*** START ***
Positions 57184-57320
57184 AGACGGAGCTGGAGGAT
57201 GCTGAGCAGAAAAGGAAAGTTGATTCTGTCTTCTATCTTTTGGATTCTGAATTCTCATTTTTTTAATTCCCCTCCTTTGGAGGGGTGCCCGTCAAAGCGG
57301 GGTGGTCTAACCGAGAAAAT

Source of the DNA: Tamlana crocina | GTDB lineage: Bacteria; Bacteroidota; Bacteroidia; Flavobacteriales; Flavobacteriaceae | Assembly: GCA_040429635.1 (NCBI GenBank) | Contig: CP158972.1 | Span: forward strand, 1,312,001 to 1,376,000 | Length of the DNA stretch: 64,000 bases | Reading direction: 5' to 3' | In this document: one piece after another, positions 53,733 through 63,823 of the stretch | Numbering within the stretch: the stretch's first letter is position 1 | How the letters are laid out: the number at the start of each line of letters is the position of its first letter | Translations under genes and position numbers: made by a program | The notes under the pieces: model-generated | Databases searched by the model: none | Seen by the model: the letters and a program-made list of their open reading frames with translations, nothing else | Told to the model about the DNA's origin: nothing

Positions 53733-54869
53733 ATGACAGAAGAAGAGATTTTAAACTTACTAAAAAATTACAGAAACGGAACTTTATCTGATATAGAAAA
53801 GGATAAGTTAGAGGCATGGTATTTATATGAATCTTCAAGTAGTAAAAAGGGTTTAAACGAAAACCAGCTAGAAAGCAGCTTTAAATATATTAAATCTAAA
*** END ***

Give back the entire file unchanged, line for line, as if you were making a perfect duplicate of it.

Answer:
Positions 57184-57320
57184 AGACGGAGCTGGAGGAT
57201 GCTGAGCAGAAAAGGAAAGTTGATTCTGTCTTCTATCTTTTGGATTCTGAATTCTCATTTTTTTAATTCCCCTCCTTTGGAGGGGTGCCCGTCAAAGCGG
57301 GGTGGTCTAACCGAGAAAAT

Source of the DNA: Tamlana crocina | GTDB lineage: Bacteria; Bacteroidota; Bacteroidia; Flavobacteriales; Flavobacteriaceae | Assembly: GCA_040429635.1 (NCBI GenBank) | Contig: CP158972.1 | Span: forward strand, 1,312,001 to 1,376,000 | Length of the DNA stretch: 64,000 bases | Reading direction: 5' to 3' | In this document: one piece after another, positions 53,733 through 63,823 of the stretch | Numbering within the stretch: the stretch's first letter is position 1 | How the letters are laid out: the number at the start of each line of letters is the position of its first letter | Translations under genes and position numbers: made by a program | The notes under the pieces: model-generated | Databases searched by the model: none | Seen by the model: the letters and a program-made list of their open reading frames with translations, nothing else | Told to the model about the DNA's origin: nothing

Positions 53733-54869
53733 ATGACAGAAGAAGAGATTTTAAACTTACTAAAAAATTACAGAAACGGAACTTTATCTGATATAGAAAA
53801 GGATAAGTTAGAGGCATGGTATTTATATGAATCTTCAAGTAGTAAAAAGGGTTTAAACGAAAACCAGCTAGAAAGCAGCTTTAAATATATTAAATCTAAA